I can’t top that. Over ‘n’ out.


  7. In the town I had previously lived in I used to spend all summer at the public pool. It was usually packed - probably 100 people or more, with four lifeguards, all of whom were all of sixteen years old and there to work on their tans. There's no way they could or would have pulled every kid pretending to yell help out of the pool. Yet somehow no one drowned as a result. I think the difference between someone actually drowning and someone pretending to call for help is pretty obvious.

    As far as Teacher Tom's class, I think the fact that he was right there watching the kids' faces takes care of any problems. I think he would have noticed if a kid looked distressed or afraid. The fact that they all ignored him when he told them they could say "Stop" seems to indicate that they were enjoying the game. I guess I'd be curious whether the same kids were always pets or whether it shifted. If it was always the same kids, I might be extra cautious about checking in with those kids. But if it shifted, I see no worries at all.

    And finally, I get really annoyed when people play the Lord of the Flies card. I really don't think children are naturally beastly to each other (although the potential is there). Human beings, including and especially little ones, are naturally more empathetic than we give them credit for. I think the Lord of the Flies thing comes in when we put them in unnatural situations and they don't naturally learn to interact with and negotiate with each other. For instance, we expect them to sit still for six and a half hours, and then we're baffled when they fight for the only fifteen minutes of free time they get. We then use that as an excuse not to give them any free time, when the problem is the constriction of free time in the first place. What I've found is that when kids' needs are met and when their feelings are generally well recognized and supported, kids can work out their own conflicts reasonably well.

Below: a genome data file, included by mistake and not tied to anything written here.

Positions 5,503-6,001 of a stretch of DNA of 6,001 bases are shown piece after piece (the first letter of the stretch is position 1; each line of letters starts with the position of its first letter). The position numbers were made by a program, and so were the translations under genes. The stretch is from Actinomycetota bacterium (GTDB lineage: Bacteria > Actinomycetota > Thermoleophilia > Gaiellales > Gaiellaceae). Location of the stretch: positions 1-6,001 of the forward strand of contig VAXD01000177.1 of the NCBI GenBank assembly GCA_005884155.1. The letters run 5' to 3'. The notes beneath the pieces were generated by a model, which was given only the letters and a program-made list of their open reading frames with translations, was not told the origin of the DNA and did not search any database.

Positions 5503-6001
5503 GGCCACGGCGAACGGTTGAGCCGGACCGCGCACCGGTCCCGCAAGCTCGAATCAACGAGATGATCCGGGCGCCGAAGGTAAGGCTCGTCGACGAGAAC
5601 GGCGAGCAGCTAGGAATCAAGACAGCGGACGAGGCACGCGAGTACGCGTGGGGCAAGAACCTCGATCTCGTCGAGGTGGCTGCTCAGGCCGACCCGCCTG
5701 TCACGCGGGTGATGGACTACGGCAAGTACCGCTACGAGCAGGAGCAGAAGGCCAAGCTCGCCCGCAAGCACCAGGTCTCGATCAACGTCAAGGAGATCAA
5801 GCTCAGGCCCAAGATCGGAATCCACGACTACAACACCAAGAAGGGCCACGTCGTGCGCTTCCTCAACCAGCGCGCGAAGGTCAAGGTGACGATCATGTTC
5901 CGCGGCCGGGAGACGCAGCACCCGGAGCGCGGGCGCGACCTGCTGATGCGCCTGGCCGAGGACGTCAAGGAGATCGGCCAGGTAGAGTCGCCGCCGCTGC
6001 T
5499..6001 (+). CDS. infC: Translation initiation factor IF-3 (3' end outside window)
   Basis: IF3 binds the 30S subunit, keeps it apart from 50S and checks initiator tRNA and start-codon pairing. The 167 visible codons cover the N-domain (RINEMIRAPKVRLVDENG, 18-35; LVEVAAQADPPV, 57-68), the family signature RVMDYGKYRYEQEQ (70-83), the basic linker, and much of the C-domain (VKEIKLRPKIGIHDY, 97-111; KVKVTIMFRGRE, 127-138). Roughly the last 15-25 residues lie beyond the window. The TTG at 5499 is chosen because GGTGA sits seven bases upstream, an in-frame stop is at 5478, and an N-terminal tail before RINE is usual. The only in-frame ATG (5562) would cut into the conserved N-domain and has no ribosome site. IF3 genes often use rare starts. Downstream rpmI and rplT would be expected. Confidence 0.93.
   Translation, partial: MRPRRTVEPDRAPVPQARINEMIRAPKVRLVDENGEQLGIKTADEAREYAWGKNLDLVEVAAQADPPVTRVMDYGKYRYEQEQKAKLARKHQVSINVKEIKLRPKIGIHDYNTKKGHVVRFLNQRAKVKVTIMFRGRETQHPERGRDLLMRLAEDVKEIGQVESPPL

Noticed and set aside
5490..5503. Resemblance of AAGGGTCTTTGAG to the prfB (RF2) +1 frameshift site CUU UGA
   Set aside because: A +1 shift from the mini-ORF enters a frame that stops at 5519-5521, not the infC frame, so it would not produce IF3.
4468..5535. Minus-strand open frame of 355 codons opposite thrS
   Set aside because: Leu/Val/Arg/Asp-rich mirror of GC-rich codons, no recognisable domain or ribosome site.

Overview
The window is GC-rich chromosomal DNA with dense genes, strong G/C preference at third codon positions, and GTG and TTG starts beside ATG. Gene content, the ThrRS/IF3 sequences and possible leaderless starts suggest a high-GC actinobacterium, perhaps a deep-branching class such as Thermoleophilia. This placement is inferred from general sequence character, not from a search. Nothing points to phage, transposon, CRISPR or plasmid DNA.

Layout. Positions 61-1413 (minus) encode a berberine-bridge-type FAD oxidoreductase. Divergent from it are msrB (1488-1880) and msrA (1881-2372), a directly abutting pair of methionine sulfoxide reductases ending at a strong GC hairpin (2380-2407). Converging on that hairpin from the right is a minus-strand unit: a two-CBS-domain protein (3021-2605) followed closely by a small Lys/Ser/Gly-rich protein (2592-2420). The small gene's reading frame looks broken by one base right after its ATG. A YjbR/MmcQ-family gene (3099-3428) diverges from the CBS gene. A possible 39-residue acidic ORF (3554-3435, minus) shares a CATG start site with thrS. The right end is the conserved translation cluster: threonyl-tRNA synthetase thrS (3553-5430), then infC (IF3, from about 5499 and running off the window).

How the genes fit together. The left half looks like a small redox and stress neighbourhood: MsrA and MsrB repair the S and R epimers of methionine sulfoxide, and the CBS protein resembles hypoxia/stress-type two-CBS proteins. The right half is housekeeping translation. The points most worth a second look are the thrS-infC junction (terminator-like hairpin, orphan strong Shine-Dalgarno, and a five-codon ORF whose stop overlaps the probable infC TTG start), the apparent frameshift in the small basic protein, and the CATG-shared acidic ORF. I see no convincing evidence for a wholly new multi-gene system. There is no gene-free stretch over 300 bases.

8. Dear Dienne,

    Ah. Where to begin. Oh. More about the pool. It was the Dad’s pool. He volunteered to rescue people. He may have saved people from drowning, or knew of drownings. He didn’t want you to mock drowning. He took things too seriously for you at that age. Now, of course, you see that ..oh, no, I guess not. Never mind.